Category: Multiple Time Frames

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Entry Triggers on the Lower Time Frame

Entry Triggers on the Lower Time Frame

Above, is a good framework of what to look for on the entry/trigger time frame (short trade). If MACD crosses down through Signal line on the break of the uptrend line (red trendline), step 1 in a change of trend; then on step 2, it should setup some version of a pinch play which is where the 1st entry arrow is pointing. 2nd entry arrow is the MACD crossing down through the Signal line. Last arrow is the break of the 40 MA line. Entry 2 and 3, at times, will happen simultaneously so it is important to understand the concepts below.

Keep in mind, we do not know 2 is 2 until it turns down. Do not pick a top. Either wait for MACD signal or go down to a lower time frame for the trigger. In addition, the target area is typically based on the swing tops and bottoms on the Trend time frame (Trade-able time frame) which is one time frame above the trigger time frame. I always prefer looking for 3:1 reward to risk or better on my trade setups. Using this approach is a good way to filter out bad entries as discussed below.

When a trigger signal develops, it is important to recognize how many bars down from the peak the stock has moved. Entry on bar 1-2 are best (YES entry example is day 2). Entries after 3-5 bars down (??? entry example) have greater risk to the stop and have greater risk of moving against you first before eventually moving in your favor. This can be very uncomfortable psychologically.

Rules for Multiple Time Frames – Rule 2

Rules for Multiple Time Frames – Rule 2

Rule 2 – The higher time frames overrule the lower time frames.

Rule 2 means that if we have a buy signal on the daily chart and a sell signal on the weekly chart at the same time, the weekly chart wins.  Exxon Mobil Corp. (XOM) below has a bullish crossover on the daily chart at the same time there is a bearish crossover on the weekly chart.  We do not want to buy this daily signal when it is essentially giving the same signal in the opposite direction on the weekly chart.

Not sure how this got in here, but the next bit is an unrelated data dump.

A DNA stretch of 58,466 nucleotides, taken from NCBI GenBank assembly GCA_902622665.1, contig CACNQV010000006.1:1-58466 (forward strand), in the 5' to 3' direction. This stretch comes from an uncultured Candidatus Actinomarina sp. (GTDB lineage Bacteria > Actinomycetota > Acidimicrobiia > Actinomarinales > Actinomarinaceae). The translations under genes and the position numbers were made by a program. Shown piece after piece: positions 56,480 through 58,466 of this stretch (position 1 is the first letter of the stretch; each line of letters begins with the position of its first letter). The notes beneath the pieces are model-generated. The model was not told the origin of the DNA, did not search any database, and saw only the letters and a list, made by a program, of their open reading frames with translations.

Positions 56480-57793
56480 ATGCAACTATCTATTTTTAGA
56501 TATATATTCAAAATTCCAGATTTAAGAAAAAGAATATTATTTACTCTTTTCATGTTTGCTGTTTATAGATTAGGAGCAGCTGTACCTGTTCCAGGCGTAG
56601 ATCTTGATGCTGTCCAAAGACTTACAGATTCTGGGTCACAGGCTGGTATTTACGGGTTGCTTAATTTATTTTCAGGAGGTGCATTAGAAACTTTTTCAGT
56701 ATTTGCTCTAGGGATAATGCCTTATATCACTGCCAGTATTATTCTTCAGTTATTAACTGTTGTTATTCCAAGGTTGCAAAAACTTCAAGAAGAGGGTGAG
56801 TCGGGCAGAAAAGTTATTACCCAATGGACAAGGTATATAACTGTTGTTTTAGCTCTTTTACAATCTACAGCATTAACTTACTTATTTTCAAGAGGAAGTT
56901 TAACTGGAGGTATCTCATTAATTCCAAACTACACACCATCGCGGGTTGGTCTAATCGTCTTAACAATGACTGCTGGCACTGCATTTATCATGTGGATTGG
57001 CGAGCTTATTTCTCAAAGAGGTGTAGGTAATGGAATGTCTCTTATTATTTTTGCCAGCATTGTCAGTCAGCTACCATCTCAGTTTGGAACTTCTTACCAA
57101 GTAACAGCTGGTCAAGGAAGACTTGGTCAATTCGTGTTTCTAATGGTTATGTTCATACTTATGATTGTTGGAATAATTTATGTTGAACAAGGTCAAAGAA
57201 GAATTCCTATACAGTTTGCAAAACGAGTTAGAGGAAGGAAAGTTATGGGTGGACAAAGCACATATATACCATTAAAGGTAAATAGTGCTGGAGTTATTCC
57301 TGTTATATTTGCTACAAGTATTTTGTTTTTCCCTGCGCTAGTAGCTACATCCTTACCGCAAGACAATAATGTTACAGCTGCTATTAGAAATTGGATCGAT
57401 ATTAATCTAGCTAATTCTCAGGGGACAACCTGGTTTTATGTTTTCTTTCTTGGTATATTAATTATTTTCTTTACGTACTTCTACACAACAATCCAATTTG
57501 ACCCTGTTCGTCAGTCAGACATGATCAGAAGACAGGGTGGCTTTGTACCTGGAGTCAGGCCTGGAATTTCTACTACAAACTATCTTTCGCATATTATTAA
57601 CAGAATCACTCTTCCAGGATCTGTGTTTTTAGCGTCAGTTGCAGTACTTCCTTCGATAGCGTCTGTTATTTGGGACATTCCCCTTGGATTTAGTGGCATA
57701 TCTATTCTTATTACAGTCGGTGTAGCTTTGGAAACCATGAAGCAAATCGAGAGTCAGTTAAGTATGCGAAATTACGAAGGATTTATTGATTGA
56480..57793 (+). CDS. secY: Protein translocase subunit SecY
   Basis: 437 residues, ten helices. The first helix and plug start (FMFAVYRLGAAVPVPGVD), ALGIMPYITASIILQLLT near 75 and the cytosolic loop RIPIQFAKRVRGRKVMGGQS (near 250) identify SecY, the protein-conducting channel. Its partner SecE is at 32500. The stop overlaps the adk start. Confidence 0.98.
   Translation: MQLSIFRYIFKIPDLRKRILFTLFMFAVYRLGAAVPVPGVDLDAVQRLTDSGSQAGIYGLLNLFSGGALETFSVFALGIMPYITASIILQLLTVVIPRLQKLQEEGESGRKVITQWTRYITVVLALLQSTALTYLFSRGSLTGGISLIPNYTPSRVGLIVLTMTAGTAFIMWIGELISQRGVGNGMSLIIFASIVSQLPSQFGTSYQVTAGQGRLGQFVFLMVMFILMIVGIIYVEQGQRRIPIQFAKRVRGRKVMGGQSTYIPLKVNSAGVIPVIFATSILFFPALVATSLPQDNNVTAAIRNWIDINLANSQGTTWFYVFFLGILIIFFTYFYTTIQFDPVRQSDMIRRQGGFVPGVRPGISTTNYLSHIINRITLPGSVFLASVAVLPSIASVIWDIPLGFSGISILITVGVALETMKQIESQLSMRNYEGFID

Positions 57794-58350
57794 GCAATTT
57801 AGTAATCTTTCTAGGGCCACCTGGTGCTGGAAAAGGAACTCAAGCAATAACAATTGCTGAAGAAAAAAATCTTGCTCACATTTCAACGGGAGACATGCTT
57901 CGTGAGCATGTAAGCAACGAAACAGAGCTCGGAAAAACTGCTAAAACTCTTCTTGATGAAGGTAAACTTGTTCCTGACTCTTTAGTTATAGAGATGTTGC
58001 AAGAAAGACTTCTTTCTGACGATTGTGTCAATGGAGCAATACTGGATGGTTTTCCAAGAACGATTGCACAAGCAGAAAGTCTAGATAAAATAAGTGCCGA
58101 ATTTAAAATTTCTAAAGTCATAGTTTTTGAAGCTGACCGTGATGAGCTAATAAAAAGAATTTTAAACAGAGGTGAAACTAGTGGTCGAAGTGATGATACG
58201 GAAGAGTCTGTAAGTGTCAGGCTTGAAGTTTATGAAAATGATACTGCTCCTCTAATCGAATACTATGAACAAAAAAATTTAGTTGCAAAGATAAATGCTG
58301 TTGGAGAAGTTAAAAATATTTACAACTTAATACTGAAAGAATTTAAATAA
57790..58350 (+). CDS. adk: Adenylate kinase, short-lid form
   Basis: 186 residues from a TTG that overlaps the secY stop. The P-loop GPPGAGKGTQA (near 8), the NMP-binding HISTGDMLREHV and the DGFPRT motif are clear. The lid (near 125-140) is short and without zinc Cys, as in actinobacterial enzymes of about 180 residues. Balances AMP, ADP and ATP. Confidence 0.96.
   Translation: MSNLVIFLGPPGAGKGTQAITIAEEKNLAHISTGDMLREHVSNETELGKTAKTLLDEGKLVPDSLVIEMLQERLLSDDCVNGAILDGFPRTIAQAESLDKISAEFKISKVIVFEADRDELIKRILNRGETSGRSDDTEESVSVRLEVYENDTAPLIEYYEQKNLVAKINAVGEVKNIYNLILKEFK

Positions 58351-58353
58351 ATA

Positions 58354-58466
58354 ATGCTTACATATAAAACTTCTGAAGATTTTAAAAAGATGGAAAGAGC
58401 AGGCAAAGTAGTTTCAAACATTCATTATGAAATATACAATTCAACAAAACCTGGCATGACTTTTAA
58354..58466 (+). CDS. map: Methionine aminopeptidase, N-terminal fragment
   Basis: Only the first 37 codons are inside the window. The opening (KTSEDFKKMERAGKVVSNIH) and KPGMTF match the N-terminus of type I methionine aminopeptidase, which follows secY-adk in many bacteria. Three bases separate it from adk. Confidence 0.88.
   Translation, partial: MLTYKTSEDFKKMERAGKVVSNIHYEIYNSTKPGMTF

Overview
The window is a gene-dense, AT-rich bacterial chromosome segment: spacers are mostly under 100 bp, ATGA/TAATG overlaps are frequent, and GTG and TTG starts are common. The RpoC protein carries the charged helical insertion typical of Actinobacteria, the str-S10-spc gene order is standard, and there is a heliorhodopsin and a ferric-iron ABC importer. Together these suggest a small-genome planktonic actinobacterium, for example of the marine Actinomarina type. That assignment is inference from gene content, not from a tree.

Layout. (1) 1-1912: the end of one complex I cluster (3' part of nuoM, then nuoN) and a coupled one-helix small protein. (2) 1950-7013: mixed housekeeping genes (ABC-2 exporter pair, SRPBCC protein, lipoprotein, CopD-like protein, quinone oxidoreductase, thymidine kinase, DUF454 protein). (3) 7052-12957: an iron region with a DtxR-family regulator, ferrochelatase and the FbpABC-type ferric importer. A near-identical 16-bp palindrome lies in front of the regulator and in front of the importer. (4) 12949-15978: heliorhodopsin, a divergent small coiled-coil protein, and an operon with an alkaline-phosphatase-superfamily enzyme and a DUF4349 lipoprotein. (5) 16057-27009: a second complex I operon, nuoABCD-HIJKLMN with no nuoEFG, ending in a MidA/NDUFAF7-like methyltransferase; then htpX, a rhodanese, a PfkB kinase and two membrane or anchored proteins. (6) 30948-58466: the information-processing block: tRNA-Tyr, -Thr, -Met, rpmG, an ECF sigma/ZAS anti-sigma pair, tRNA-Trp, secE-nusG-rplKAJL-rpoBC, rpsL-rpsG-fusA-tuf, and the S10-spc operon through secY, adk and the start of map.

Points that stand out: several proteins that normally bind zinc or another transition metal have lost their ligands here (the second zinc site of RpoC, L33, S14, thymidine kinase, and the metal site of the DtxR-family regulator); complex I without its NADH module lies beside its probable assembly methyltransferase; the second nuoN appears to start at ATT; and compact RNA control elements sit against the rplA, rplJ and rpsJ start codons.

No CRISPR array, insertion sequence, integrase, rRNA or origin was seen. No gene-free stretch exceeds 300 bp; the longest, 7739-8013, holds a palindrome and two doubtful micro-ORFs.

Exxon Mobil Corp. (XOM) daily chart with 18 MA crossing above the 40 MA line.
Exxon Mobil Corp. (XOM) weekly chart with 18 MA crossing down below the 40 MA line.

In fact, I will show you the tactics to take advantage of this scenario later in this manual.  For now, just understand that we never take a setup on a lower time frame (daily) if the higher time frame (weekly) is giving an opposing signal at the same time.

Rules for Multiple Time Frames – Rule 1

Rules for Multiple Time Frames – Rule 1

Rule 1 – Every time frame has its own structure as well as support and resistance levels.

A simple way to see price structure is by using the filtered wave theory described earlier.  The waves for each time frame will be different since each wave is trying to closely mimic the key turning points for the specific time frame.  The turning points for these waves are considered important support/resistance levels since they were strong enough to cause a reversal. 

The above chart is the daily of The Hershey Company (HSY) with the wave structure and support and resistance lines.  The red line connects the highs and lows of each wave in the price structure which helps to define the trend.  This shows the price peaked in Feb 2014 at $108.69 and made a lower high followed by a lower low bottoming at $87.88 at the end of July 2014.  Since that time the price waves have made a higher low and a higher high.  The reversal point for each wave is considered support/resistance on that time frame.  As you can see, in this time frame, there are several horizontal lines drawn depicting potential support and resistance levels.

This chart is the weekly of The Hershey Company (HSY) with its wave structure and support/resistance lines.  Notice how much less noise there is on the weekly time frame during 2014.  The daily chart had several waves during 2014 but the weekly only had one top and one bottom.  As a result, we can see that the price structure is unique to each time frame and key support and resistance lines are different as well.  It is important to recognize that key turning points will display differently in each time frame.  In this case, the weekly chart shows the two most important reversal levels of 2014.  This should be factored into any decision when looking the daily chart.  We always want to look up a time frame to see key levels of support and resistance.  In addition, we want to identify the trend based on the wave structure of the higher time frame.  In general, it is best to trade when both time frames are shifting their trend simultaneously, but this happens less frequently.  Instead, we can use key support and resistance lines on the higher time frame to help decide whether the trade has the proper risk/reward characteristics on the lower time.

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